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GOP Targets Powerful House Chairmen

Controlling the federal purse strings in Washington, D.C., has been a time-honored way for powerful lawmakers to curry favor at home and secure re-election year after year.

But this year, three powerful Democratic chairmen — Budget Chairman John Spratt (S.C.), Appropriations Chairman David Obey (Wis.) and Armed Services Chairman Ike Skelton (Mo.) — face tough races as a surging GOP looks to use the lawmakers’ power against them and turn them into electoral trophies.

The Democratic trio also will take center stage during what remains of the House’s legislative agenda. Spratt has been struggling to negotiate a budget resolution with House leadership, Obey, liberals and fiscally conservative Blue Dogs. Obey faces the perennial challenge of pushing through spending bills. This year, the Appropriations chairman’s job is even further complicated by an earmark moratorium imposed by the Republican Conference, which has made Democratic spending a centerpiece of its strategy to take back the House. Skelton, meanwhile, will be in the middle of the upcoming House debate over President Barack Obama’s Iraq and Afghanistan policies.

Indeed, the national political mood and a sense of legislative exhaustion following the marathon health care debate has the House leadership seriously considering ditching a budget for the first time since the modern budget process was enacted in 1974.

The National Republican Congressional Committee is already making the case against Spratt and Obey, running ads against both calling them architects of the Democratic agenda.

“Spratt is Nancy Pelosi’s budget chairman, and the Spratt budget has a trillion-dollar deficit,” says a narrator in a spot the NRCC cut in January that ran on cable in South Carolina for a week. “And Spratt’s the architect of legislation Democrats may use to ram through a government takeover of health care.” The NRCC’s Obey ad, which also ran on cable in his district last month, called the Wisconsin Democrat “the architect of Obama’s spending.”

“Obey chairs the Appropriations Committee,” the narrator says. “Obama’s spending gets Obey’s stamp of approval. It’s a Niagara Falls of money flowing out of Washington.”

Tom Kahn, Spratt’s chief of staff on the Budget Committee, said Democrats hope to decide in the next few days whether to do a budget this year.

“There are upsides and downsides to doing a budget, particularly this year. But from a procedural standpoint, reconciliation is the only major tool we would not be able to use” by not doing a budget.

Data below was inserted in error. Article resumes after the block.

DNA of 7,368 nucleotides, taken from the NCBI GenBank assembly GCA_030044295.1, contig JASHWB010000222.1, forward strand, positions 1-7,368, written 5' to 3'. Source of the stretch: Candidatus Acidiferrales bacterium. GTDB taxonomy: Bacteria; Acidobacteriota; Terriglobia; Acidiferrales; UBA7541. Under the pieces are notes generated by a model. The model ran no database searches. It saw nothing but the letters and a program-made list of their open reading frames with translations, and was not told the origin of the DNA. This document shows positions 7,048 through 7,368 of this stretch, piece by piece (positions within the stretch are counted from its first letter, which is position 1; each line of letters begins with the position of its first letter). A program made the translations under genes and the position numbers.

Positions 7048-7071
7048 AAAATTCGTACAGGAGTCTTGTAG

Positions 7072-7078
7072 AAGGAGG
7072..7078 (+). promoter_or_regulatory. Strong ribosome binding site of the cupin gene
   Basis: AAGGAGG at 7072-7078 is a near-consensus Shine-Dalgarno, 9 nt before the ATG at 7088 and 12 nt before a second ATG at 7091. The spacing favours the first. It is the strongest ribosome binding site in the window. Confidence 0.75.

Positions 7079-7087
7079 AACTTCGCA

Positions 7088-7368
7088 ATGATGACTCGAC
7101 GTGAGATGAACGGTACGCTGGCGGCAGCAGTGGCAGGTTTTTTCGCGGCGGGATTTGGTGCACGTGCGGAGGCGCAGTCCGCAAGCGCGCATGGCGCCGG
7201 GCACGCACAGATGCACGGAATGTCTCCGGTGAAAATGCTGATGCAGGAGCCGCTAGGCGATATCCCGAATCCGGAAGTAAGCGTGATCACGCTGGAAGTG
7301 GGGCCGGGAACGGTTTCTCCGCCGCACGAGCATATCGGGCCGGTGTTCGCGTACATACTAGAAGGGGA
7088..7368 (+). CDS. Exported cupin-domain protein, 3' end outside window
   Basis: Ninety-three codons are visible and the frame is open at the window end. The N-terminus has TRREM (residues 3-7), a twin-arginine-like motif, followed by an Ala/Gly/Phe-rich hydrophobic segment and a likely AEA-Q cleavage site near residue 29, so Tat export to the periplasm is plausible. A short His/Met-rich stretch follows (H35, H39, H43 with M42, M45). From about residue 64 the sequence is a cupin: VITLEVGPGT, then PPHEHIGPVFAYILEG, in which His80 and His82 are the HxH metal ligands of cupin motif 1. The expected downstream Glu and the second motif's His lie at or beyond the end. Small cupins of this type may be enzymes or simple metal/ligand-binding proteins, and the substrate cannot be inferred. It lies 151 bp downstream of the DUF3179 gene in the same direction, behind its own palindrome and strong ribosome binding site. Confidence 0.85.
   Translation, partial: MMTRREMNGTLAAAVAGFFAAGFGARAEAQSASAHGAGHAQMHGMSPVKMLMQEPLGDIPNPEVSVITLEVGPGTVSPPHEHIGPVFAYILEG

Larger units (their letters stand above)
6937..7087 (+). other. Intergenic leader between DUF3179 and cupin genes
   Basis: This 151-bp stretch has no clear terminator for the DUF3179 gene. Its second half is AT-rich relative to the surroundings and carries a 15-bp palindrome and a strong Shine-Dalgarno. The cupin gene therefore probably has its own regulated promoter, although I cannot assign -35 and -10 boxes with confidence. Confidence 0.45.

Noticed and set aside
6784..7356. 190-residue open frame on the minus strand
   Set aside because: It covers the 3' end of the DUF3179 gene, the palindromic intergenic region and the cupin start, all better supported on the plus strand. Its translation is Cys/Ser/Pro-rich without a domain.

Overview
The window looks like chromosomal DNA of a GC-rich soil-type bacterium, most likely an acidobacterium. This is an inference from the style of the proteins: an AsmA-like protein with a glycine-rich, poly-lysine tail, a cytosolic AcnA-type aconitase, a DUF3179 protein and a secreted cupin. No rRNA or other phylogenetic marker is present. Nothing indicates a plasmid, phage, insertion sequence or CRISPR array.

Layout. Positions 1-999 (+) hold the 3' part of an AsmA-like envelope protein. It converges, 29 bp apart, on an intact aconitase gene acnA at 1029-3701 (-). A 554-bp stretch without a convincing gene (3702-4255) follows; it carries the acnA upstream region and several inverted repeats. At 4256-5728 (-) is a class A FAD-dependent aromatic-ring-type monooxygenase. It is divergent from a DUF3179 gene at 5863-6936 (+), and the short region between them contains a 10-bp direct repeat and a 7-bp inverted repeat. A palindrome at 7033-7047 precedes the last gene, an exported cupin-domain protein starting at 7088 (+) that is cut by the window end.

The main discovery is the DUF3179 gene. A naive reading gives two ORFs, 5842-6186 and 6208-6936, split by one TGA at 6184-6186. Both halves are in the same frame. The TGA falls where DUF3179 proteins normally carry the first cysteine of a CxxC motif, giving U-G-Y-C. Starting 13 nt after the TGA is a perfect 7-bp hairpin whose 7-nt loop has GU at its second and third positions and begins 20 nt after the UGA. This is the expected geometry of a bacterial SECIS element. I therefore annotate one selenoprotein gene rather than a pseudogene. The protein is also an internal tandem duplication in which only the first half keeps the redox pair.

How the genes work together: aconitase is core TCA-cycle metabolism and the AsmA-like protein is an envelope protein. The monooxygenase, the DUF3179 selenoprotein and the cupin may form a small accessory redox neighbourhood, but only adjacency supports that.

The new pay-as-you-go budget law also makes it easier for Spratt if a budget isn’t passed. “It laid out not just a blueprint but enforceable limitations,” Kahn said. “It’s pretty tough medicine.”

Spratt also could be insulated by his prominent spot on the president’s bipartisan deficit commission and his role as the second-ranking member of the Armed Services Committee under Skelton.

Of the three Democratic chairmen, Democratic strategists believe Skelton is best positioned to weather the 2010 cycle. While he voted with the party on last year’s stimulus bill and climate change package, he opposed the health care overhaul. And he is poised to buck the party again later this month by opposing a repeal of the “don’t ask, don’t tell” law that bans openly gay people from serving in the military — one of the more contentious debates that could complicate passage of a Defense authorization bill that the Missouri Democrat will manage.

And Skelton has been hustling to stock his campaign war chest, raising more than $1 million in the first quarter to report more than $1.2 million in cash on hand. Obey has banked $1.4 million, and Spratt has more than $800,000.

Chairmen are usually among the safest incumbents. In an institution that rewards seniority, most have proved to be survivors by hanging around long enough to get a gavel in the first place. And once installed at a panel’s helm, the lawmaker can boast back home of enhanced ability to deliver federal largess.

But there have been cases of modern wave elections wiping out once-sturdy chairmen and leaders. In those years, the soured political environment turns what had been an asset — the power to set the agenda — into a liability.

“Senior Democrats such as Obey, Spratt and Skelton are vulnerable this cycle, in part, because of their positions of power in the House and their roles in advancing their party’s legislative agenda,” said Stuart Rothenberg, a contributing writer for Roll Call who also authors the Rothenberg Political Report. “Voters are angry, and they are looking for someone to take their anger out on.”

In the 1980 elections, Republican candidates rode Ronald Reagan’s coattails and an anti-incumbent mood to capture 33 Democratic House seats. Among those knocked off was Ways and Means Chairman Al Ullman (D-Ore.), whom his Republican challenger successfully painted as having lost touch with his constituents after 24 years in office. And Republican John Hiler defeated then-House Majority Whip John Brademas (D-Ind.) by portraying the leader as a major force behind a failed Democratic economic program.

The 1994 midterms, in which Democrats lost 53 House seats and control of the chamber, saw Republican George Nethercutt pull off a stunning upset by beating then-Speaker Tom Foley (D-Wash.). And Republican Steve Stockman unseated Judiciary Chairman Jack Brooks (D-Texas) by tarring him for his support of a pork-laden crime bill that included gun-control provisions. Former Ways and Means Chairman Dan Rostenkowski (D-Ill.) lost re-election that year, too. And though Rostenkowski’s defeat was a surprise, his star had been waning rapidly since a 17-count indictment on charges of embezzlement and fraud that forced him to surrender the gavel of the tax-writing panel.

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